Initial estimates for how many jobs the AIM Photonics Institute in Rochester would create were in the thousands, but according to some experts, that kind of economic growth is difficult to predict.
In the immediate future, the institute will create research jobs requiring advanced degrees, according to Paul Ballentine with the University of Rochester’s Center for Emerging Innovations and Science.
"At first, there will be only a few, and they’ll be high-level jobs. And when I say a few, I mean 100, or less than 100, and they will be bachelor’s, master’s, Ph.D.s, a few technicians’ jobs.”
Photonics is still an emerging science with a lot of research and development, and the labs where this R&D takes place are high-tech spaces that are expensive to build and maintain.
The idea behind the institute is to use the federal, state and private dollars to build state-of-the-art research spaces that companies can rent or lease to do their own R&D. Scientific breakthroughs will hopefully spur new products and technologies. That's where manufacturing comes in.
Bob Duffy is the CEO and president of the Greater Rochester Chamber of Commerce. He's also head of the AIM Photonics Leadership Council, and he says they're hoping to establish a large-scale manufacturing facility in Rochester. That site would specialize in packaging silicon wafers to make circuits and semi-conductors.
"That would be a place where other companies who are in the semiconductor industry, wafer production, would have the packaging done here,” Duffy says. “And we're hoping to re-create a synergy in Rochester that will create jobs, create value for Rochester in this whole industry that really is permeating the country, and find our niche."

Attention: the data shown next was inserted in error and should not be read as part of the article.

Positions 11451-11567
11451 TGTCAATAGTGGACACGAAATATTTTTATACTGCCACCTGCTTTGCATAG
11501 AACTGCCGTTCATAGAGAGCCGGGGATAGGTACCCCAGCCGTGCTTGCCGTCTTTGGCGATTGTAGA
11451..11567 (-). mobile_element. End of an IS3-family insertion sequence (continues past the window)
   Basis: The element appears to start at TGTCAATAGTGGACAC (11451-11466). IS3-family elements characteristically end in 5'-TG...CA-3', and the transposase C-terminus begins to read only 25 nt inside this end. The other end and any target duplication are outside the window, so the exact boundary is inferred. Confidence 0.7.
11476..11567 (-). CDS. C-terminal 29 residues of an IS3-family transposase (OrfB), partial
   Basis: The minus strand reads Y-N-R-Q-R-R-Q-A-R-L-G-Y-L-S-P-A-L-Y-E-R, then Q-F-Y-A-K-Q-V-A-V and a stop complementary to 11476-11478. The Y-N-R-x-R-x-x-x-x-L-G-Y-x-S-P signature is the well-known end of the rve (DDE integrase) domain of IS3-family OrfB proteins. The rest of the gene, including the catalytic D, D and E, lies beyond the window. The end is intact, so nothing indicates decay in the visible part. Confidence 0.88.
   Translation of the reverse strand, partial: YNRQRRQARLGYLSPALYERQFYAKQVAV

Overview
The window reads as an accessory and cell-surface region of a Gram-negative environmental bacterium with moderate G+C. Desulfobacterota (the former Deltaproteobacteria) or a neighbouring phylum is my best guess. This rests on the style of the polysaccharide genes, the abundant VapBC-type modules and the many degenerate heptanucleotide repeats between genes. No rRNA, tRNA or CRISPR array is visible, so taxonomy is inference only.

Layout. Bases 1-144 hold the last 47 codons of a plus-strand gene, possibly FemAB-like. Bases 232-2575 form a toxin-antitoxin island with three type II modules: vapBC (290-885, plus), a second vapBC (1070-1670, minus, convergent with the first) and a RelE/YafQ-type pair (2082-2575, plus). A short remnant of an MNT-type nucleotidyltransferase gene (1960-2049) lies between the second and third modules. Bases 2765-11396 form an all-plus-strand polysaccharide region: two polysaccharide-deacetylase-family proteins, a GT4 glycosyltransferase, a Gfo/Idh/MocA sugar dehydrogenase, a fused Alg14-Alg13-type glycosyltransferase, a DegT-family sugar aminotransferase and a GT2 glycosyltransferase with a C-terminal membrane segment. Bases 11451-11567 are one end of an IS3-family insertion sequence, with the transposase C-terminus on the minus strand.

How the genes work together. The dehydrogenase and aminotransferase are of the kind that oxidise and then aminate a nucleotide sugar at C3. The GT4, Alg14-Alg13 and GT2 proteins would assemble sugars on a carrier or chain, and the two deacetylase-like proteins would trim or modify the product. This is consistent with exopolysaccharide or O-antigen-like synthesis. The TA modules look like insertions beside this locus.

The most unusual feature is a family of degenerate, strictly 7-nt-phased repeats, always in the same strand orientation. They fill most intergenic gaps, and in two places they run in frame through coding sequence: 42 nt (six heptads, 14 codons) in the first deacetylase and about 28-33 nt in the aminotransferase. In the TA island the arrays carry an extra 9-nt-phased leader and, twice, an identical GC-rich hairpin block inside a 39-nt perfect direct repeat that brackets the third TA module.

These facilities are also very specialized and very high-tech, and specialized technicians will be needed to work in them, according to Ballentine.
“A good percentage of those jobs will be middle-skills jobs at the associate’s degree level, where you’re working in factories and doing things like that,” Ballentine says.
Monroe Community College offers associate’s degrees in the field, and because of companies like Kodak, Bausch + Lomb and Xerox, the Rochester region already has optical technicians who fit the mold.
It's this ecosystem of skilled workers, research facilities and manufacturing plants that is expected to make Rochester an attractive place for companies to locate and not only develop their products but also be able to bring them to market more quickly. And hopefully, these companies will grow and create more jobs.
Putting an exact number on it, however, can be tricky. Kent Gardner is an economist with the Center for Governmental Research.
"When we consider the number of jobs that might be created from the photonics institute, it's one of the things that unfortunately we don't know,” Gardner says. “We know it's going to be a lot, we know that there's going to be a significant investment, but what we're trying to do is create a chain reaction here."
Gov. Andrew Cuomo recently announced two photonics companies were planning to move to Rochester. One of the companies, Avogy from Silicon Valley, California, makes chargers for laptops and phones and other devices.
"The computer chip that is in this charger is going to be built here, and developed, and refined here," Cuomo said in his announcement. "This is advanced manufacturing."
Not only will Avogy bring jobs here, and hopefully grow and create more jobs, Cuomo says, but they're also expected to indirectly influence the local job market. Local businesses could grow by partnering with Avogy to help with other aspects of business like distribution.
There is a lot of energy and excitement behind this, but, as Duffy cautioned, it’s going to take a lot more work for the institute to reach its full potential.
"If we are not careful and we’re not diligent about what we have here and what the opportunities are, then other areas of the country will work very hard to take those opportunities away."
This is the last in a three-part series on photonics.